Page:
Where the soil is in good enough condition, with an unrestricted structure for root penetration and drainage, cultivations adviser Glenn Bootman of Opico suggests no-till drilling to both minimise soil movement and maximise sowing precision.

Should there be significant soil structure concerns and any harvest trafficking, he recommends tackling this with low disturbance subsoiling as part of a tailored seeding regime. The best kit involves narrow legs and appropriately-winged points to lift and stretch rather than ‘boil’ the soil, he advises.

“Whatever approach you take, you should always sow the seed through coulters into soil, re-consolidated after any disturbance, to provide sufficient depth control and seed-to-soil contact,” he stresses.

“Whether no-till drilling or tailored seeding, machines should be able to cope with both long stubbles and significant levels of trash, as well as work efficiently in these conditions. Where possible they should allow fertiliser to be accurately applied in the seeding zone and have the flexibility to sow a companion crop and apply slug pellets in the same single operation.”

With disc coulters for accurate depth control, rubber front depth/press wheels to roll down stubble or cover crops, notched seeding coulters for minimal soil disturbance and bogie-style press wheels for consistent slot closure, Glenn reckons the Sky EasyDrill offers the ultimate in no-till control. All the more so, with twin distribution lines enabling accurate seed and fertiliser placement at different depths; additional mini-hoppers allowing up to four products to be applied at the same time; and flexibility to vary row widths from 16.6 to 33.2 or 49.8cm.

“For tailored seeding, you can’t beat the HE-VA Evolution either,” he says. “Serrated disc openers create the slot, deal with trash and reduce soil burst. They are followed by 15mm wide low disturbance ‘stealth’ legs with a shallow wing angle and leading nose for subtle soil lifting.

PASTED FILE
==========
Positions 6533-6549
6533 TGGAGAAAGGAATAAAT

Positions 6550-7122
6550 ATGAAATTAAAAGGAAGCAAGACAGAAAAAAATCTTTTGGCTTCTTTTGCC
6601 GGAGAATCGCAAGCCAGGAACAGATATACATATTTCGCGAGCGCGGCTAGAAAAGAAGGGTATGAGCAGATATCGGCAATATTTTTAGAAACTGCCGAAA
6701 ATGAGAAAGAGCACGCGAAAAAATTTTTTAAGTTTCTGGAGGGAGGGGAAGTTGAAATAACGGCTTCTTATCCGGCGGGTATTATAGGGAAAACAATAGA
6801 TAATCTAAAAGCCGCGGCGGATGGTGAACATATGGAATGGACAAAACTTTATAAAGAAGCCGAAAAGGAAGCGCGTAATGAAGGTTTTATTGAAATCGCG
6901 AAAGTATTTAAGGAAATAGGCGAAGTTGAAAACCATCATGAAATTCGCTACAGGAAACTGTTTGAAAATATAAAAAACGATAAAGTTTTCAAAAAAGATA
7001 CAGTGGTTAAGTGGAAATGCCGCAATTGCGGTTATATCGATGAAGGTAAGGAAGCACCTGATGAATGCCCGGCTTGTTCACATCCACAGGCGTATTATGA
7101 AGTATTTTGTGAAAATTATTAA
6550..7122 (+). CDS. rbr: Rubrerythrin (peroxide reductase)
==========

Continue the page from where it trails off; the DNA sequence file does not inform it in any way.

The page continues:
“V-profile rollers reconsolidate the soil ahead of seeding through double-disc coulters, with press wheels giving accurate depth control. Fertiliser can be placed behind each leg and a twin hopper Multi-Seeder also enables companion-crop sowing or slug pelleting at the same time.”

The value of getting OSR off to an early start has been underlined by recent studies. The latest National Cabbage Stem Flea Beetle Management Study conducted by Bayer, ADAS and NIAB with almost 200 growers across the country shows earlier sowing led to noticeably better crop survival to harvest than drilling in the traditional late August/early September slot; an almost identical trend to the very much more challenging 2019/20 season.

“Providing there’s sufficient moisture, our own substantial annual grower surveys have consistently shown early drilling enables crops to tolerate levels of flea beetle grazing that might otherwise devastate them,” points out NIAB break crop specialist, Colin Peters.

“In 2019, we saw over two thirds of crops sown before mid-August incurred mild, little or no autumn damage from cabbage stem flea beetle. This declined to around 40% with late August sowings and only just over 10% for those in the first week of September.

“Rapid, minimum-disturbance OSR-drilling immediately after combining can take advantage of surprisingly high levels of soil moisture beneath most cereal canopies,” he adds.

“Earlier-sown crops also benefit from substantially more thermal time to get established ahead of winter than those sown later. It can mean an additional 4-5 leaves/plant ahead of winter, as well as significantly increased rooting. This means plants are better placed to tolerate winter water-logging and pigeon grazing as well as any CSFB larval challenges.

“Higher early spring GAIs may also significantly reduce the amount of nitrogen fertiliser required for the most productive canopies. What’s more, earlier-drilled crops are generally at less risk from phoma and subsequent stem cankering, so have higher infection thresholds for spraying.

“Early sowing should all but eliminate the need for autumn insecticide spraying, helping to support the most active populations of key beneficials valuable in natural CSFB control,” he concludes.